Jonathan Merritt: Southern Baptists call off the culture war
One of the gravest miscalculations any organization in such a situation can make is, well, miscalculation. Many cases of sexual abuse are not reported to authorities at the time a crime is committed, so initial reports are often just the beginning. After the Globe’s 2002 story ran, Catholic leaders largely underestimated the scope of the problem. As hundreds of additional cases of abuse have surfaced in the subsequent years, the bishops’ credibility has eroded. If you can’t trust what your church leaders say, you may stop showing up to hear them preach.
The true threat to Southern Baptists is not what we know; it’s what has yet to be revealed. If this scandal follows the pattern of other denominations, we can reasonably expect more cases to surface in the coming months and years, which will pose an ongoing challenge to the convention. The response should begin with a thorough and public investigation of the nature and scope of the problem itself. In this case, the media has done for Southern Baptists what they should have done themselves. It’s time for the denomination to get its own house in order, and that must begin with an understanding of the depth of the problem.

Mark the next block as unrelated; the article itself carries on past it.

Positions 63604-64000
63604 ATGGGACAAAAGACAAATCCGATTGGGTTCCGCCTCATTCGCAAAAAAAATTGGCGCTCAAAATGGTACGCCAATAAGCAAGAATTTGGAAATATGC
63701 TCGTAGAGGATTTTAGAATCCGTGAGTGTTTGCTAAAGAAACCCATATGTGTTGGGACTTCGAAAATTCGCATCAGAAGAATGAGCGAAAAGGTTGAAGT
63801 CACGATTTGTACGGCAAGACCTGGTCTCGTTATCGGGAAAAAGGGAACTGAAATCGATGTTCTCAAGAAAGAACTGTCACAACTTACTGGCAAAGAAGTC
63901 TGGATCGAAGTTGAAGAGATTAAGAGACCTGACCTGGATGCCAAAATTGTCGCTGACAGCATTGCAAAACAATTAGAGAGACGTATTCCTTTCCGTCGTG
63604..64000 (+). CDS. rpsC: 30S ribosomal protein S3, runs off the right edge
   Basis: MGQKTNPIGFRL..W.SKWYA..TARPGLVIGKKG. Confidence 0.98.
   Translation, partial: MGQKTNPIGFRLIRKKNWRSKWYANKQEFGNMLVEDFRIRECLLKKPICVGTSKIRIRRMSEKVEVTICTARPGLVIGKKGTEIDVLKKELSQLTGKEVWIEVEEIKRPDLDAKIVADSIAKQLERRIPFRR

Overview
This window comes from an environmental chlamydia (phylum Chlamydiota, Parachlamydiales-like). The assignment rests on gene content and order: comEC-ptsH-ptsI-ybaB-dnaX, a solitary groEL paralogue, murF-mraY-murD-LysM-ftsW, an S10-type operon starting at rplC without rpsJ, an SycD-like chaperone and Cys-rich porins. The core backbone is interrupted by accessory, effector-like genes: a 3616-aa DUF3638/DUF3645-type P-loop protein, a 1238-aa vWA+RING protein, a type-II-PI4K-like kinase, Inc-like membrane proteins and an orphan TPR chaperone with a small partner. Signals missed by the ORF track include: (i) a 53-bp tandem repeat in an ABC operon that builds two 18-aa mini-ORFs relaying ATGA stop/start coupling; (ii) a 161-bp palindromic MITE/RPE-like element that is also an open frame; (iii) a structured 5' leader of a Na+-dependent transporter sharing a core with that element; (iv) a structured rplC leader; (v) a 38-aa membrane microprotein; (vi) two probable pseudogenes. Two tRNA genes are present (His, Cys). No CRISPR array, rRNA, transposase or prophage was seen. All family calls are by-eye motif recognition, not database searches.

Any investigation should also focus on any failures on the part of denominational leaders to prevent these abuses. We already know that denominational leaders failed to develop a database that tracks sexual-abuse allegations in churches, despite repeated pleas from members to do so. The organization must admit its error—and correct it.
Read: Why does the Catholic Church keep failing on sex abuse?
That may require restructuring the denomination’s polity. Upon learning of the investigations, the interim head of the SBC’s executive committee, D. August Boto, lamented the abuse but said the denomination “doesn’t have the authority to force churches to report sexual abuse to a central registry.” Boto was part of a group of leaders in 2008 that drafted an official rejection of reform proposals.
It’s correct that Southern Baptist churches are autonomous, unlike Catholic churches, and are not under the authority of a hierarchy. And yet claims that the denomination’s hands are tied in this matter will come as a shock to the many churches that have been censored or kicked out of the denomination due to their acceptance of LGBTQ people, ordination of women, or more progressive interpretations of the Bible. The denomination does actually possess the power to impose standards on its member churches, but heretofore protecting children from sex predators hasn’t been prioritized to that level.
On Monday, Southern Baptist Convention President J. D. Greear suggested that the denomination amend its governing documents so that congregations showing “a wanton disregard for sexual abuse and for caring for the survivors are not in good fellowship with this convention.” If it can be proven that a church covered up sexual-abuse allegations, he said, the group should seriously consider removing it from the denomination. But Greear’s role is unpaid and largely honorific, so this is only a suggestion. Denominational messengers will have to decide whether to heed his advice at their annual gathering this summer in Birmingham, Alabama.